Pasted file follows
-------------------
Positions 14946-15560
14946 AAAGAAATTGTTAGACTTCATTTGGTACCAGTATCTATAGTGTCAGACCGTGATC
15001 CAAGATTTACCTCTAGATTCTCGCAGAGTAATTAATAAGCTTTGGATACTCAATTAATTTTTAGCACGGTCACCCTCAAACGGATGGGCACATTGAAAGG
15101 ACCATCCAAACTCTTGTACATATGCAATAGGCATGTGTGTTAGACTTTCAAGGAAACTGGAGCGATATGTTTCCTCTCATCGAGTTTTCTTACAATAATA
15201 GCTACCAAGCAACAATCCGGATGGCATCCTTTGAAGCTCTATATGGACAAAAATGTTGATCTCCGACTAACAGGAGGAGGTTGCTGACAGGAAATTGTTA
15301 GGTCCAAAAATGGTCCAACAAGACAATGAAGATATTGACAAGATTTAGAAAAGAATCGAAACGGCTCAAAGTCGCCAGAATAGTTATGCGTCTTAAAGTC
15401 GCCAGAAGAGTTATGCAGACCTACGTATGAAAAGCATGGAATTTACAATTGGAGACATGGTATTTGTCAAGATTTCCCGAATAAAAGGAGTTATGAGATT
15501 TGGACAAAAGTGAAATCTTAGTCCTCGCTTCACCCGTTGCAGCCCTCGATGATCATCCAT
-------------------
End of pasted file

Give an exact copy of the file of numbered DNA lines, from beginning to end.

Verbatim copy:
Positions 14946-15560
14946 AAAGAAATTGTTAGACTTCATTTGGTACCAGTATCTATAGTGTCAGACCGTGATC
15001 CAAGATTTACCTCTAGATTCTCGCAGAGTAATTAATAAGCTTTGGATACTCAATTAATTTTTAGCACGGTCACCCTCAAACGGATGGGCACATTGAAAGG
15101 ACCATCCAAACTCTTGTACATATGCAATAGGCATGTGTGTTAGACTTTCAAGGAAACTGGAGCGATATGTTTCCTCTCATCGAGTTTTCTTACAATAATA
15201 GCTACCAAGCAACAATCCGGATGGCATCCTTTGAAGCTCTATATGGACAAAAATGTTGATCTCCGACTAACAGGAGGAGGTTGCTGACAGGAAATTGTTA
15301 GGTCCAAAAATGGTCCAACAAGACAATGAAGATATTGACAAGATTTAGAAAAGAATCGAAACGGCTCAAAGTCGCCAGAATAGTTATGCGTCTTAAAGTC
15401 GCCAGAAGAGTTATGCAGACCTACGTATGAAAAGCATGGAATTTACAATTGGAGACATGGTATTTGTCAAGATTTCCCGAATAAAAGGAGTTATGAGATT
15501 TGGACAAAAGTGAAATCTTAGTCCTCGCTTCACCCGTTGCAGCCCTCGATGATCATCCAT